Bob Thompson, inventor of “Space Age Pop,” recorded this piece of music with the Bob Thompson Orchestra and the Bob Thompson Chorus. Chill out, Bob Thompson, we know it’s all about you.
“While We’re Young” sounds like it could have jumped out of the ambient music from BioShock — and no surprise, it was recorded and released in 1959, the same year that Rapture exploded into civil war. Listen here!
True to the era, the album cover is a testament to the Patriarchy: (MMM, Nice and On the Rocks, both released in 1959)
(Not that album covers today aren’t hideously misogynistic, but women holding up trays and sitting in cocktails feels especially dated. Nameless woman, posed to sell sexy space age pop music. Excellent.)
Bob Thompson was a noted composer and conductor who wrote jingles and television music, but also scored some great stuff for music industry behemoths like Rosemary Clooney, Judy Garland, and the Andrews Sisters. He was popular enough to hire professional instrumentalists and vocalists and name the ensembles after himself, because he wanted to make sure you know that he was a Very Important Guy. He released 5 albums with his narcissistically named groups, and all of them have the same sort of vibe.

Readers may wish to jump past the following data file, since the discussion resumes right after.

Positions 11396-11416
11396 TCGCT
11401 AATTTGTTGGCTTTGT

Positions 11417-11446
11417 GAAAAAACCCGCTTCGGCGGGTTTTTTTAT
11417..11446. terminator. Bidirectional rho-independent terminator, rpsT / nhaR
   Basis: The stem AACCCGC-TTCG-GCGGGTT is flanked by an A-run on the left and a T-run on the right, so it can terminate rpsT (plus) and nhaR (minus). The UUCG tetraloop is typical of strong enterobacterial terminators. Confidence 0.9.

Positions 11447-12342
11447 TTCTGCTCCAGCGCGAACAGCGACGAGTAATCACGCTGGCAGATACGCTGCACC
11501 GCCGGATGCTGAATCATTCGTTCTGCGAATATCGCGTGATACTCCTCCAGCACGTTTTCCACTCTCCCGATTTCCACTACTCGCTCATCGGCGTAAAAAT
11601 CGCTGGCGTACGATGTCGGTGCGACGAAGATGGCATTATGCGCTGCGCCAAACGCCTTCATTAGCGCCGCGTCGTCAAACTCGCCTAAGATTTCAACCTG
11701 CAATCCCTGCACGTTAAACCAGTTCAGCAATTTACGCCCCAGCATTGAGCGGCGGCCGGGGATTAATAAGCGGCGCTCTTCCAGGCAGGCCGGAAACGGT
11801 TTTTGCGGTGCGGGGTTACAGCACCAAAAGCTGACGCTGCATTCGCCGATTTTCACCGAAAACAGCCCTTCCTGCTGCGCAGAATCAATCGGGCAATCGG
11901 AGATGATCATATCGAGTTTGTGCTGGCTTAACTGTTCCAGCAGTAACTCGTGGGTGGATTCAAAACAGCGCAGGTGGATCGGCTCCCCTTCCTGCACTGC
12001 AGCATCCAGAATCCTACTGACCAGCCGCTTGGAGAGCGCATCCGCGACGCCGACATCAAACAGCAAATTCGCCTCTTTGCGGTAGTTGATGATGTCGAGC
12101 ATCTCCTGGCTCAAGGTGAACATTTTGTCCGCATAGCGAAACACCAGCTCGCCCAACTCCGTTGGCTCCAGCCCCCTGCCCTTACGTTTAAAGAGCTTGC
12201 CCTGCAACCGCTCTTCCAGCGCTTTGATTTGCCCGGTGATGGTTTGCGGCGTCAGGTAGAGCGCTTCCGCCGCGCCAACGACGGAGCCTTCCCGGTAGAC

Speaking of vibes, check out the wicked vibraphone solos throughout this album — popularized by cool cats like Lionel Hampton and Cal Tjader, vibraphones took over jazz gigs across the nation, and for good reason. This percussion instrument has a hollow, bell-like sound with enough agility to play some serious jazz odysseys. It sounds fun, and dare I say… spacey?
Space Age Pop, also called Lounge Music or Bachelor Pad Music (because every single dude needs a jazzy chorus and a swingin’ vibraphone player to grace his man cave), this genre took off in the 1950’s with the advent of space exploration. This album came 2 years before the first human went into space, which happened to be Russian cosmonaut Yuri Gagaurin in 1961. The moon landing occurred 8 years later, in 1969. Spacey! This genre was the first to venture into the unknown territory of early surround sound technology, called quadrophonic recording, and it took influence from every other genre. Classical composers like Debussy and Ravel made an impact, as did the rhythms and melodies of samba, 1940’s style big bands like the Glenn Miller Orchestra (another dude who named ensembles after himself), and space age jazz infused boatloads of Latin percussion techniques.
This music is a veritable melting pot of styles and sonorities, which arguably helped open the door to the delicious fusion styles we have today.